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Re: Books that you're disappointed in after having finished.

Postby Boatz! » Mon Dec 17, 2007 10:32 pm UTC

As above, Harry Potter 7 was quite disappointing in the fact it was really a bit of a cop-out ending.

The rest of the stories are solid though, don't me wrong, and I've been reading and re-reading these books for 9 years, when it ended, I felt very hollow...
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Re: Books that you're disappointed in after having finished.

Postby bbctol » Tue Dec 18, 2007 1:59 am UTC

tiny wrote:You will possibly rip off my head for this, but... I read the first two pages or so of 'Dune' and they were so unbelievably bad that I put the book away again. The gender roles are flipped around. Oh, what an extraordinary idea. The desert ist good, woods are bad, oh, another extraordinary idea. Just switch stuff and it becomes cool? No... no, this concept is too simple to impress me.

Yes, the premise you understand after two pages is pretty simple, I must admit.

A pity you didn't actually read the book and find out that you're entirely wrong. Gender roles are not at all switched around. Males still control everything. The Bene Gesserit are a secret society, not directly connected with government or much of anything. Plus, the desert sucks. Really sucks. And woods are just about never mentioned.

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Re: Books that you're disappointed in after having finished.

Postby jynjin » Tue Dec 18, 2007 2:12 am UTC

thejdawg wrote:Confederacy of Dunces. I admit, I never finished it. I also admit that I never had the desire to punch someone in the face as the people who told me this book was 'amazing,' 'fantastic,' or anything but 'awful.'

Where exactly do you live? I'm willing to take a punch in the face for having this book as one of my top 30. Ignatius was quite amusing to me. His perspective was so ludicrous and egotistical - I couldn't help rooting for him.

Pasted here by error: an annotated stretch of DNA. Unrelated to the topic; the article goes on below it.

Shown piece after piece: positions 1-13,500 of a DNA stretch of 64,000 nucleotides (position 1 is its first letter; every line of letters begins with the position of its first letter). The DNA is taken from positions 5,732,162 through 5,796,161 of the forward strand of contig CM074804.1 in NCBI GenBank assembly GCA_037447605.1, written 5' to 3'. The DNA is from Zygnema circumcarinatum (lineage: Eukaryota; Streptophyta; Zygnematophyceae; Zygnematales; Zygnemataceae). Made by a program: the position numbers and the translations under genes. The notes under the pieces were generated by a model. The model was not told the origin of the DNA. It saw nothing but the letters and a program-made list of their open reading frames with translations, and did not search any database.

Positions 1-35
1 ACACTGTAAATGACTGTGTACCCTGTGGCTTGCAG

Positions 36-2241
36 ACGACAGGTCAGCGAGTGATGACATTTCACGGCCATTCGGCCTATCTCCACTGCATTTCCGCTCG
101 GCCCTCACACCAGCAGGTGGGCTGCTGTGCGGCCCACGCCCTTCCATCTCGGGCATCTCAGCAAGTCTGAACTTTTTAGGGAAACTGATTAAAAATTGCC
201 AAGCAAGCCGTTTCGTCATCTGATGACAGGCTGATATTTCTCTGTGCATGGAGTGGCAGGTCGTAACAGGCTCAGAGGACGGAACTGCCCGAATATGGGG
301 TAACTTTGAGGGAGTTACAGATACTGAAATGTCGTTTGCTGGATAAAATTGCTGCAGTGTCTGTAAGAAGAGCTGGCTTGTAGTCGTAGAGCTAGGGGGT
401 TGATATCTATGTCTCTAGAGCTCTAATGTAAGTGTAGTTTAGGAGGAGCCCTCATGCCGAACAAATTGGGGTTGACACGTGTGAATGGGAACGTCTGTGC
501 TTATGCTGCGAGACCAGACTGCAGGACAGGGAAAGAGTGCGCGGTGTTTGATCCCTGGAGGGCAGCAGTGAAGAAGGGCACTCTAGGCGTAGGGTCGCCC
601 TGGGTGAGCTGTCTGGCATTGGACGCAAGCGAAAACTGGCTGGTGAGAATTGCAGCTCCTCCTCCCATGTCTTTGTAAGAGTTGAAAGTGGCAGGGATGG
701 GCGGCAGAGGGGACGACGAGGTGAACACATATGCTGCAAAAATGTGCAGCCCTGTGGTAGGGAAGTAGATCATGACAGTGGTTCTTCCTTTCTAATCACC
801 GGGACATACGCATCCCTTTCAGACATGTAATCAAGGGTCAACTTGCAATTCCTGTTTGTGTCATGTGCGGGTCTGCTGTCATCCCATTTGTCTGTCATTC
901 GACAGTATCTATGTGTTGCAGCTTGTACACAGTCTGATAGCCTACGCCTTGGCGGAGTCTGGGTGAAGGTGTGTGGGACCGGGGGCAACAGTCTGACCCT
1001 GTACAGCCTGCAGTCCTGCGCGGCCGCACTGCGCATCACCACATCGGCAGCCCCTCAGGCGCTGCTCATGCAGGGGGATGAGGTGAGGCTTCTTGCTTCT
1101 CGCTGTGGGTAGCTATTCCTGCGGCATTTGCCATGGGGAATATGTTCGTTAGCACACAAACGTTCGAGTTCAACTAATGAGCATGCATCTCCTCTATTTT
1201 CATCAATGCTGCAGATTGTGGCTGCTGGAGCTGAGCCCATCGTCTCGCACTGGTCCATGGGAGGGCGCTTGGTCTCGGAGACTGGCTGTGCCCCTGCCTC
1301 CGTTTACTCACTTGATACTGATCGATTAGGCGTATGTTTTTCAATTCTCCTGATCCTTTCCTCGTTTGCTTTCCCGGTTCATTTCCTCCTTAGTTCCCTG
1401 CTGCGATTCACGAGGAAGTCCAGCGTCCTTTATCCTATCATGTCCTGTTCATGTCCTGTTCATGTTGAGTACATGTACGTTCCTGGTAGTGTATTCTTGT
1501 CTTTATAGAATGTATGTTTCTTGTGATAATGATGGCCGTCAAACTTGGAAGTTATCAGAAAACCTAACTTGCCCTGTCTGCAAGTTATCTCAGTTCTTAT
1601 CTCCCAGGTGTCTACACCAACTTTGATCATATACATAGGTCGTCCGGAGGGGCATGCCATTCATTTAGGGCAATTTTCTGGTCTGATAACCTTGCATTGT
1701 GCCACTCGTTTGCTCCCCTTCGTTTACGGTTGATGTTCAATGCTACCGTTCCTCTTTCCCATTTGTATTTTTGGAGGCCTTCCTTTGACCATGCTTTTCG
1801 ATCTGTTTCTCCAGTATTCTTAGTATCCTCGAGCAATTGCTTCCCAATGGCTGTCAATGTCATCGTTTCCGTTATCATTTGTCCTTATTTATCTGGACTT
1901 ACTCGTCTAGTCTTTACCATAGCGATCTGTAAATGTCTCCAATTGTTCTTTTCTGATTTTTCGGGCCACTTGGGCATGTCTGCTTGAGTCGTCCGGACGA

Hmm. A book I was disappointed in after finishing: One Day in the Life of Ivan Denisovich. Nothing that left a lasting impression. It was cold. He was feeling ill. Tadaa. Nothing more than a dull short story.

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Re: Books that you're disappointed in after having finished.

Postby JayDee » Tue Dec 18, 2007 2:28 am UTC

I meant to mention this one earlier: Watchmen. Great book (comic/graphic novel/whatever) - shit ending.
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Re: Books that you're disappointed in after having finished.

Postby The Great Hippo » Tue Dec 18, 2007 2:41 am UTC

JayDee wrote:I meant to mention this one earlier: Watchmen. Great book (comic/graphic novel/whatever) - shit ending.


POPPYCOCK.

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Re: Books that you're disappointed in after having finished.

Postby thejdawg » Tue Dec 18, 2007 4:32 am UTC

jynjin wrote:
thejdawg wrote:Confederacy of Dunces. I admit, I never finished it. I also admit that I never had the desire to punch someone in the face as the people who told me this book was 'amazing,' 'fantastic,' or anything but 'awful.'

Where exactly do you live? I'm willing to take a punch in the face for having this book as one of my top 30. Ignatius was quite amusing to me. His perspective was so ludicrous and egotistical - I couldn't help rooting for him.

Chicago.

I guess I don't get the book. I simply couldn't find a point to reading on. None of the characters were charismatic, and the plot wasn't engaging enough to make me want to care.

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Re: Books that you're disappointed in after having finished.

Postby JayDee » Wed Dec 19, 2007 9:40 am UTC

The Great Hippo wrote:
JayDee wrote:I meant to mention this one earlier: Watchmen. Great book (comic/graphic novel/whatever) - shit ending.


POPPYCOCK.

You may now visualize my monocle popping out of my eye-socket with indignation!

I bought the comic because it was so worshipped. Love it up to the last couple pages. Can't stand the ending.

I used to feel guilty about this, until recently.
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Re: Books that you're disappointed in after having finished.